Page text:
MBE Advance Access published online on June 3, 2008
Molecular Biology and Evolution, doi:10.1093/molbev/msn128
Gene Flow and Natural Selection in Oceanic Human Populations, Inferred from Genome-wide SNP Typing
Ryosuke Kimura1,*, Jun Ohashi2, Yasuhiro Matsumura3, Minato Nakazawa4, Tsukasa Inaoka5, Ryutaro Ohtsuka6, Motoki Osawa1 and Katsushi Tokunaga2
It is suggested that the major prehistoric human colonizations of Oceania occurred twice, namely, about 50,000 and 4,000 years ago. The first settlers are considered as ancestors of indigenous people in New Guinea and Australia. The second settlers are Austronesian-speaking people who dispersed by voyaging in the Pacific Ocean. In this study, we performed genome-wide SNP typing on an indigenous Melanesian (Papuan) population, Gidra, and a Polynesian population, Tongans, by using the Affymetrix 500K assay. The SNP data were analyzed together with the data of the HapMap samples provided by Affymetrix. In agreement with previous studies, our phylogenetic analysis indicated that indigenous Melanesians are genetically closer to Asians than to Africans and European Americans. Population structure analyses revealed that the Tongan population is genetically originated from Asians at 70% and indigenous Melanesians at 30%, which thus supports the so-called "Slow train" model. We also applied the SNP data to genome-wide scans for positive selection by examining haplotypic variation, and identified many candidates of locally selected genes. Providing a clue to understand human adaptation to environments, our approach based on evolutionary genetics must contribute to revealing unknown gene functions as well as functional differences between alleles. Conversely, this approach can also shed some light onto the invisible phenotypic differences between populations.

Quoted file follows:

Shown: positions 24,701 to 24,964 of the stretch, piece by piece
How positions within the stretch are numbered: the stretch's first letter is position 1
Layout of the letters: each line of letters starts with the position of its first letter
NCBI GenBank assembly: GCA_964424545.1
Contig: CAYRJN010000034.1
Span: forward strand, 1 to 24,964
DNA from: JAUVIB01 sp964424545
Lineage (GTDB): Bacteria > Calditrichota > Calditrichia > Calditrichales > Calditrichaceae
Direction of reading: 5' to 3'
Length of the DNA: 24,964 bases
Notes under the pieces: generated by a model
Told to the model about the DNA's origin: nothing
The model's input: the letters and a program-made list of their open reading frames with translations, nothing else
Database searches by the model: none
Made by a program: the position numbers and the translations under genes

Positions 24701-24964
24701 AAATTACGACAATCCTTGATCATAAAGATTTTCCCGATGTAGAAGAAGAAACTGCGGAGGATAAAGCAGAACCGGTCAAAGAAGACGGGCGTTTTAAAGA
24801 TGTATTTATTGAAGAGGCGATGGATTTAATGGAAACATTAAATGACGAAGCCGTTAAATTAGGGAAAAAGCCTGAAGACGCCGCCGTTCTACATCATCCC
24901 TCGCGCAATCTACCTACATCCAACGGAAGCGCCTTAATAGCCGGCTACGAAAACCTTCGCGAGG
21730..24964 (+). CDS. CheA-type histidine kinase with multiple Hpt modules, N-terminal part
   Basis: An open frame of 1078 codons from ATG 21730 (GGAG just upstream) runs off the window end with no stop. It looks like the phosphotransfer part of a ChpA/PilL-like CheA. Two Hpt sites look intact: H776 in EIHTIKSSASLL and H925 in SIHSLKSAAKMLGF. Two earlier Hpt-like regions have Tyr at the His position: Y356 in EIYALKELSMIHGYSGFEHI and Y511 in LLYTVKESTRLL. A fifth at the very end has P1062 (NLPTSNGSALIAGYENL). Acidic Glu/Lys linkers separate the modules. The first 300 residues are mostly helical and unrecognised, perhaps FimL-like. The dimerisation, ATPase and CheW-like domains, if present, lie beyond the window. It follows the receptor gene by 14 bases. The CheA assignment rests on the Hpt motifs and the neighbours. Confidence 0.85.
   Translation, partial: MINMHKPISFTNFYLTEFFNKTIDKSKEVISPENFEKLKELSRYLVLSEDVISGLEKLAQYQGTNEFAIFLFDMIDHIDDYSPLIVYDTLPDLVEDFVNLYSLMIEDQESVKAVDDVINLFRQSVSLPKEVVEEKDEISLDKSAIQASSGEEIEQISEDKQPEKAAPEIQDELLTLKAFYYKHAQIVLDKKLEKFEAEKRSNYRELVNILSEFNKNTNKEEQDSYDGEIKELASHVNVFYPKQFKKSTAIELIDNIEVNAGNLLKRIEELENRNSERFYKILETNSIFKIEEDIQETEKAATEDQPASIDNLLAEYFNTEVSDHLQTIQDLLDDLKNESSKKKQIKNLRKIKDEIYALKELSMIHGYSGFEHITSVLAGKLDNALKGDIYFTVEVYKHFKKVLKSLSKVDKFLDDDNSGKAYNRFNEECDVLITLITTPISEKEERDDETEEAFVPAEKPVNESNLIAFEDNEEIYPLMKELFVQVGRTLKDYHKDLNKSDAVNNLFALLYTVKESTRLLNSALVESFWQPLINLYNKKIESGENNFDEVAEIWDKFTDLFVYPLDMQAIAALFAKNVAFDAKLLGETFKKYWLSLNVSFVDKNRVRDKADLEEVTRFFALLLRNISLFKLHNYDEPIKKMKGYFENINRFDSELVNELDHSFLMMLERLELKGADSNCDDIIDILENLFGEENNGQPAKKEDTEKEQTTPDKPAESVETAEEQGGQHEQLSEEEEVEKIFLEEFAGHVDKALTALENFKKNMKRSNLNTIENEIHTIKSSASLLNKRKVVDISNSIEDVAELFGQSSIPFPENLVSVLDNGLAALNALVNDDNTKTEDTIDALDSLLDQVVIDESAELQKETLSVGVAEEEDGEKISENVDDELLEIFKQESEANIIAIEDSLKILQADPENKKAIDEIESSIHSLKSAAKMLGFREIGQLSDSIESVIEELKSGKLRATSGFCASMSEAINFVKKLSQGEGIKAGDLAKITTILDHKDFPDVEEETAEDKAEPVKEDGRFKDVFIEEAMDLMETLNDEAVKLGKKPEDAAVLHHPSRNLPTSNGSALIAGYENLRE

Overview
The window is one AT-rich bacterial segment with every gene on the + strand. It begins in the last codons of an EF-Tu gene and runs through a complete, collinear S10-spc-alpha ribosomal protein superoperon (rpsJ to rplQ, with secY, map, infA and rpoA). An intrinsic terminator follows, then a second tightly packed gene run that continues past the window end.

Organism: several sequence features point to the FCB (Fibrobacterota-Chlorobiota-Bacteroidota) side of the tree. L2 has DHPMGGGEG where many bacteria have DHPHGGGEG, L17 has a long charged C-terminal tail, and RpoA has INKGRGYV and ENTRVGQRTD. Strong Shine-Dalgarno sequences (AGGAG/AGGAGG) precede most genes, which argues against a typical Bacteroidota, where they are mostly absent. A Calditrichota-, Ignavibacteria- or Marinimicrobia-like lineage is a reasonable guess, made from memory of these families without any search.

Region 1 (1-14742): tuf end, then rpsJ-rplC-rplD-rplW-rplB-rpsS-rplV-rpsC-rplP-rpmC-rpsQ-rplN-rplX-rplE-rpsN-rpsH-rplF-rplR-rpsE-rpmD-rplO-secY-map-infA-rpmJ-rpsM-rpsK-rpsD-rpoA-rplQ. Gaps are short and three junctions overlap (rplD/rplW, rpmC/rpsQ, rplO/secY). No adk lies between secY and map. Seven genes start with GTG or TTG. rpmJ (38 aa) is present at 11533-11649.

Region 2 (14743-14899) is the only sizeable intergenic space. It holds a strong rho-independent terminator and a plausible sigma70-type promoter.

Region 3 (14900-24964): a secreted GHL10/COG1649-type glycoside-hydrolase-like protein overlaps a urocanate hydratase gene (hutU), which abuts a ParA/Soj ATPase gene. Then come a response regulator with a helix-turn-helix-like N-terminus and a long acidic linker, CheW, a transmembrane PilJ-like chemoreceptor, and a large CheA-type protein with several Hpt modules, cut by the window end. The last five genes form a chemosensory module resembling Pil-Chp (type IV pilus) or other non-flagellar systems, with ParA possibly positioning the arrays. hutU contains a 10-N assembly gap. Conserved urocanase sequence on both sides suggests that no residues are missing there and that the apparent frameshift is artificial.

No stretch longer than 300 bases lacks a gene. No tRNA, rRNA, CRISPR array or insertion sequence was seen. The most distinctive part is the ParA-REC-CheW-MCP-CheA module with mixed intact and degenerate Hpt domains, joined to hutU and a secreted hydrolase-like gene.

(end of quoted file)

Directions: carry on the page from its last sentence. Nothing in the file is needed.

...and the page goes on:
Key Words: adaptive evolution • gene flow • human genome • SNP • Oceania